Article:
Road Accident Fund CEO Collins Letsoalo, board must pay millions for botched cases

Pretoria – In another blow for the CEO of the Road Accident Fund (RAF) and its board of directors, the Mpumalanga High Court sitting in Mbombela yesterday turned down an application against an earlier order that they had to pay from their own pockets the costs associated with two cases.

Mpumalanga High Court Judge President Francis Legodi, who issued a lengthy, carefully-reasoned judgment last month, made several scathing remarks regarding CEO Collins Letsoalo and the board’s running of the RAF, especially after they had fired their panel of attorneys.

This resulted in the personal costs order against them, which could run into millions.

Judge Legodi yesterday refused leave to appeal as he concluded that there was no prospect that another court would come to a different finding than that of the full Bench he had headed.

The judge did, however, amend his earlier order to include the RAF itself in the costs order. In terms of the amended order, the RAF, Letsoalo and the board of directors must foot the legal costs in the two cases that formed the subject of the judgment.

The judge ordered that they were jointly and severally liable for the costs. In terms of the order, if the one footed the bill, the others were absolved.

Letsoalo and the board argued at least 14 points on why they felt the court erred in issuing a personal costs order against them. They wanted the Supreme Court of Appeal to take a second look at the judgment.

In his main judgment, Judge Legodi said the system the RAF implemented after the disposal of its panel of attorneys appeared to be the cause of the problem, for lack of a back-up plan.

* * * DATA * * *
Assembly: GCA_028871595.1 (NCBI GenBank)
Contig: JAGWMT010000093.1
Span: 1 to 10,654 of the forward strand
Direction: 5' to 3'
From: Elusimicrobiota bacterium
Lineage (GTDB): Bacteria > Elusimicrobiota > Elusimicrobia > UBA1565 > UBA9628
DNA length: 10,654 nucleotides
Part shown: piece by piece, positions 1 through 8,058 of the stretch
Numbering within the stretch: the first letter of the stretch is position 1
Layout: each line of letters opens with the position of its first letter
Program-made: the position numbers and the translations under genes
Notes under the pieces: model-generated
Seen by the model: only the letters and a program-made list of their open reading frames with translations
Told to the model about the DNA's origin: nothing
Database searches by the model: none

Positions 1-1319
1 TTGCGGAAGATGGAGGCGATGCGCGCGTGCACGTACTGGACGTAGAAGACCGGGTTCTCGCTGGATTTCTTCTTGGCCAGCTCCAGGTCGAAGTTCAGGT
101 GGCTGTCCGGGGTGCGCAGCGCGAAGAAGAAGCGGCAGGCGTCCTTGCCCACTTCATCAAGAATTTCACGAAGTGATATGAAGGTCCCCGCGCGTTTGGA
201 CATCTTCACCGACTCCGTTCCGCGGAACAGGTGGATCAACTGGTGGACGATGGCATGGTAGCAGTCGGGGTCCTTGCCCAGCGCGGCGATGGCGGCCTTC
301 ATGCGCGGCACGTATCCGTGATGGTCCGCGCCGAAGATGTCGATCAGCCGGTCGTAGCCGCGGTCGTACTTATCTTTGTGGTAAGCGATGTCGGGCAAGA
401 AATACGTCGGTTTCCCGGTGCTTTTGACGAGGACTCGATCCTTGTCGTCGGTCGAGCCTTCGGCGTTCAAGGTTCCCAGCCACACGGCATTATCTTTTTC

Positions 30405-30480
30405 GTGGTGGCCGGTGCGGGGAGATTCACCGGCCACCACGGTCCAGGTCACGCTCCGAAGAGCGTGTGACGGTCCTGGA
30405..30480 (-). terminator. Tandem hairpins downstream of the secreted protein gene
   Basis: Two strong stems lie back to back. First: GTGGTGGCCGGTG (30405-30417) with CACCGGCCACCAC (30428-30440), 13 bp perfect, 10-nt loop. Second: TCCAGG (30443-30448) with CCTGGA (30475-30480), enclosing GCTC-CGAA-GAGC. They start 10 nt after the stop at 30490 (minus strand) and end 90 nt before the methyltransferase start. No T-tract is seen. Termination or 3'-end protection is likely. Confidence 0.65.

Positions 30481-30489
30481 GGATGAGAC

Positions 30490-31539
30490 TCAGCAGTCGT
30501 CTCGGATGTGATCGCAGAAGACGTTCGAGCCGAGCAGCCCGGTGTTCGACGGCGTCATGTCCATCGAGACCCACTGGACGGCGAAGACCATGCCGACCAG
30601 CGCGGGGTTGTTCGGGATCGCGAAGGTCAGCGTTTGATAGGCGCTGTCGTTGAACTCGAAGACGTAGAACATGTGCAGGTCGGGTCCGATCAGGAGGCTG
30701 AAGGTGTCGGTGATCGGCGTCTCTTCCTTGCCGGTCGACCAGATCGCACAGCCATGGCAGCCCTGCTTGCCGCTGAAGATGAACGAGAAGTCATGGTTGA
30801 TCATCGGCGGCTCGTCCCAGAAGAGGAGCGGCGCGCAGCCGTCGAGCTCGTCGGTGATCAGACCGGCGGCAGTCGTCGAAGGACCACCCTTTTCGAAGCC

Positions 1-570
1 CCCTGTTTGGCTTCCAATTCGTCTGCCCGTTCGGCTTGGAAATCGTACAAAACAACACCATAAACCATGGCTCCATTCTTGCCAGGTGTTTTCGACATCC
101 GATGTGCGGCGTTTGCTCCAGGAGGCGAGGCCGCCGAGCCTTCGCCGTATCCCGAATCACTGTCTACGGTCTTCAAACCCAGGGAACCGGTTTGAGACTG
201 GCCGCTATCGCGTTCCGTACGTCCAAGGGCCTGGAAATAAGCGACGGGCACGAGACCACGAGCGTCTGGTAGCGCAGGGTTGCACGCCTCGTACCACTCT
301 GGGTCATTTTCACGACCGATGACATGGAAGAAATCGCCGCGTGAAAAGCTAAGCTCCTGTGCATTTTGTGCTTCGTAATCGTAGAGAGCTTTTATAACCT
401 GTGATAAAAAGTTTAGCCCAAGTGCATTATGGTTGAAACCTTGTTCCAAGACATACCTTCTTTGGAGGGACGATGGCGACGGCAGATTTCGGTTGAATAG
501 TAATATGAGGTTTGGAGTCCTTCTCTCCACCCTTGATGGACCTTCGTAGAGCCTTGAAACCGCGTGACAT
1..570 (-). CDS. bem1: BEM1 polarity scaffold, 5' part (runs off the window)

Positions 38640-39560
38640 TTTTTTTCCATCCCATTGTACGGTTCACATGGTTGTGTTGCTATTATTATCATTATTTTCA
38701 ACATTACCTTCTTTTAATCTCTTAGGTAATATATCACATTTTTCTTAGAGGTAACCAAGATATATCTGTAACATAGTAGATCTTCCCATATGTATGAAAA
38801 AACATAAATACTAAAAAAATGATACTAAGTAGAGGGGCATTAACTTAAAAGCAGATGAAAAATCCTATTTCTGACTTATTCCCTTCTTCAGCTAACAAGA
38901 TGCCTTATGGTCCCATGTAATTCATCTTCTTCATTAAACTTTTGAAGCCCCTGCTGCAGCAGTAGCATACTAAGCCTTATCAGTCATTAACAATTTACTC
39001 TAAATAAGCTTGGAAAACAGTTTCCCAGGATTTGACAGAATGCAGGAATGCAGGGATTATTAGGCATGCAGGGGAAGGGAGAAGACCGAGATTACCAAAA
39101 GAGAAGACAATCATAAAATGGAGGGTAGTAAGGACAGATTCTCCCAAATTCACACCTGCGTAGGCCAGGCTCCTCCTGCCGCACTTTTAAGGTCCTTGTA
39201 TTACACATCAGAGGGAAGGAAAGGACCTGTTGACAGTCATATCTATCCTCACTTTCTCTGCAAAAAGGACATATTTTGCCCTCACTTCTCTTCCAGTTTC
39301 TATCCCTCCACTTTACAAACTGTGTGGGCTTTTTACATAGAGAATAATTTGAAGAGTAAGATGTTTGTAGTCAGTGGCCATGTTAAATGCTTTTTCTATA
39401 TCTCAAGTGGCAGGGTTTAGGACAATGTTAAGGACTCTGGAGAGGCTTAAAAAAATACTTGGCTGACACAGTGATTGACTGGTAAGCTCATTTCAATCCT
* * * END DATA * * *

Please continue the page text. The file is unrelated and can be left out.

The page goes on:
The procrastination by the RAF in doing nothing to investigate or settle and pay claims, resulting in settlements being reached when the trials were about to get under way, and costs had already been incurred, were earmarked by the court as a huge problem, which could result in cases in courts around the country being plunged into chaos.

Letsoalo had argued that plans were in place to deal with the removal of the panel of attorneys, but he also blamed a shortage of money and staff.

The judgment was sparked by two cases instituted against the RAF and in which the entity did little, if anything, to resolve them. Only on the day of the trial did the RAF want to settle.

In hitting back, Letsoalo and his board said they had acted in good faith at all times.

Letsoalo and his board had no personal knowledge of the two cases, nor were they appointed at the time the summons were issued, they said.

The court was also wrong in finding a link between the RAF firing the panel of attorneys and the two cases, they said – arguing that these attorneys’ mandates had expired and there was a lack of trust between the parties.

In opposing the application for leave to appeal, advocate Brenton Geach SC argued that neither Letsoalo nor his board demonstrated that the appeal would have a reasonable prospect of success, based on the facts and the law.

Geach referred to Judge Legodi’s judgment, in which he said: “If the fund had a workable plan effective from June 1, 2020 (when the panel of attorneys was fired), there would not have been a need for various divisions (of the courts) to ponder how to arrest the chaos caused by the fund through its mismanagement, occasioned by its CEO and board.”

The judge also commented in his main judgment that the panel was fired without an immediate back-up plan in place. Geach argued that they did not consider the needs of victims of road accidents when they fired their panel, and thus left claimants out in the cold.

While Letsoalo maintained that the panel was fired so that the fund could survive financially, Geach countered that Letsoalo had never submitted any financial records to prove that this move did, in fact, save the taxpayers any money.

Pretoria News

Author: editor

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